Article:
Would Scotland be better off as an independent nation? As we have seen in our series on the independence referendum this week, much of the devolution debate seems to have boiled down to this simple question, which is strange because, straightforward as it is, it is impossible to answer.
The answer is indeterminate because it all depends on what sort of administrations are formed in Edinburgh after the presumed separation in 2016. It may be that a succession of brilliantly wise ministries creates an economy that is the envy of the developed world. On the other hand, the people of Scotland might elect a series of incompetents. The decision, at least, will be in their own hands, but whether the country would be better or worse off under such a regime is hard to judge.
With one exception: the currency. As we have seen with successive currency unions, most recently in the eurozone, independent political entities that share a currency without a fiscal union often end up with interest rates that do not suit them. An independent Scotland can expect, at best, one observer on the Bank of England’s Monetary Policy Committee, itself a structure that can be abolished by Westminster whenever it likes.
Sharing the pound means that an English Chancellor of the Exchequer might be able to take back power over monetary policy and set interest rates for Scotland. In which case the answer as to “would Scotland be better off” depends on who the English elect to govern them. The irony, therefore, of the SNP’s campaign is its insistence that the single most vital sinew of sovereignty will be exercised in London, be it Threadneedle Street or Downing Street. Some freedom that will be.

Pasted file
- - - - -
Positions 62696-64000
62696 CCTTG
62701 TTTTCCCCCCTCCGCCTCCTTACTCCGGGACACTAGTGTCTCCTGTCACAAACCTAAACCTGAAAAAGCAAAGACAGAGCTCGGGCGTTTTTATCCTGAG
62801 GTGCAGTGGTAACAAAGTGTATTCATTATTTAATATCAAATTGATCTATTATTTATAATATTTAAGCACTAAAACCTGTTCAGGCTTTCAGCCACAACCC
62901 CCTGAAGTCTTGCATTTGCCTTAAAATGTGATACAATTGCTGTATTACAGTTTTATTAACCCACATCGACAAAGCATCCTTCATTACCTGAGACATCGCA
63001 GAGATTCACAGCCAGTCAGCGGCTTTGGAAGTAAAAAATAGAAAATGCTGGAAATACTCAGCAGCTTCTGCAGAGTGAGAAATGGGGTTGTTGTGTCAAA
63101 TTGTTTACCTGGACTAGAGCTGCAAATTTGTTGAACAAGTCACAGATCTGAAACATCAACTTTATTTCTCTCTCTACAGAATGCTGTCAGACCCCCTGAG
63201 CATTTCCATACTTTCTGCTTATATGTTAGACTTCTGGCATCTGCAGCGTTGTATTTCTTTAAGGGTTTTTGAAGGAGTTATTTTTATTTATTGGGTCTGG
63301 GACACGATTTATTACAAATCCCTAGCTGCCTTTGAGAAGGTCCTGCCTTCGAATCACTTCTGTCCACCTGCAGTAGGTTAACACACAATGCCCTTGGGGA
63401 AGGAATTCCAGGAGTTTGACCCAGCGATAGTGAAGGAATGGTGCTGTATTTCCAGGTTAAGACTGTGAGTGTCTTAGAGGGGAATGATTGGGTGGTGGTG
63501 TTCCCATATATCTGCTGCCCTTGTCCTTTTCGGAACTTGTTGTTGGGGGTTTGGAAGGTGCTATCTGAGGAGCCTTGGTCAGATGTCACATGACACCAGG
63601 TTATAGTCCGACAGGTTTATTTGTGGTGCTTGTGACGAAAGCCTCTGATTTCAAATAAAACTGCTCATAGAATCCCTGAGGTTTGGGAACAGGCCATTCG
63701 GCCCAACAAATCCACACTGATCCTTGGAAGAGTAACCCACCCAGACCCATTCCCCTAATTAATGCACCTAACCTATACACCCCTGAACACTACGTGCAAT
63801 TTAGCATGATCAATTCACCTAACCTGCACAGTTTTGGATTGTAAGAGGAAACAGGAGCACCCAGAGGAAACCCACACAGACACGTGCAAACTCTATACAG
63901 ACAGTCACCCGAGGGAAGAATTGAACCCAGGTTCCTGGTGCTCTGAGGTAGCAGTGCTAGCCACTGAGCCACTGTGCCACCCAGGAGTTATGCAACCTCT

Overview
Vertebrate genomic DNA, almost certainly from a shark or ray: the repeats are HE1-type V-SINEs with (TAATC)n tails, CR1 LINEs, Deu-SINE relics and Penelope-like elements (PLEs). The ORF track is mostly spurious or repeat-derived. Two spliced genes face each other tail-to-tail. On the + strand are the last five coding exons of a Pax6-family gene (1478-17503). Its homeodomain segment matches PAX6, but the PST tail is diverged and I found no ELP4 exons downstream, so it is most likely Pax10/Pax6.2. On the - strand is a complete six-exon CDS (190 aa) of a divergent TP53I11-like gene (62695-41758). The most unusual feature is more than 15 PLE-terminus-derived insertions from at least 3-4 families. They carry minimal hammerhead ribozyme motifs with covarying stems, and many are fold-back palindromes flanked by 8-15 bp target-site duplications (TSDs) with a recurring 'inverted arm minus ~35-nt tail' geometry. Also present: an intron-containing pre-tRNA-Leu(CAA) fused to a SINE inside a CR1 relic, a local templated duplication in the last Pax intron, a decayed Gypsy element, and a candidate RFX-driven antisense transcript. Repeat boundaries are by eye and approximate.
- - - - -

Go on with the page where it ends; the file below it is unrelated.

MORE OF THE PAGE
More broadly, it is rarely the case that nationalism is the answer to anything in a democratic society. Oppressed peoples labouring under the yoke of a colonial power have always found an energising faith in the power of nationalism to free them from oppression. That is not Scotland today. The problems faced by its urban poor and isolated rural communities are the same as those faced in the north of England, or South Wales, or Cornwall. Of course, an administration based in Edinburgh has a more immediate understanding, which is precisely the point of devolution.
But these problems will be solved, fundamentally, by political argument between left, right and centre; nationalism perverts that essential debate by asserting that, in essence, the problems are the fault of someone else. Hence the impoverishment of political debate in Quebec, provinces of Spain and Northern Ireland, not to mention the civil wars in the former Yugoslavia and Soviet Union.
Scotland’s problems are not down to the Union, any more than Lancashire’s are. Devolution and indeed more effective and responsible local government can redress the flaws inherent in a centralised state and economy. Scotland might well be better off free – if its future governments pursue successful policies, and the Bank of England happens to get things right for the Scots. But those are by no means an inevitable consequence of independence.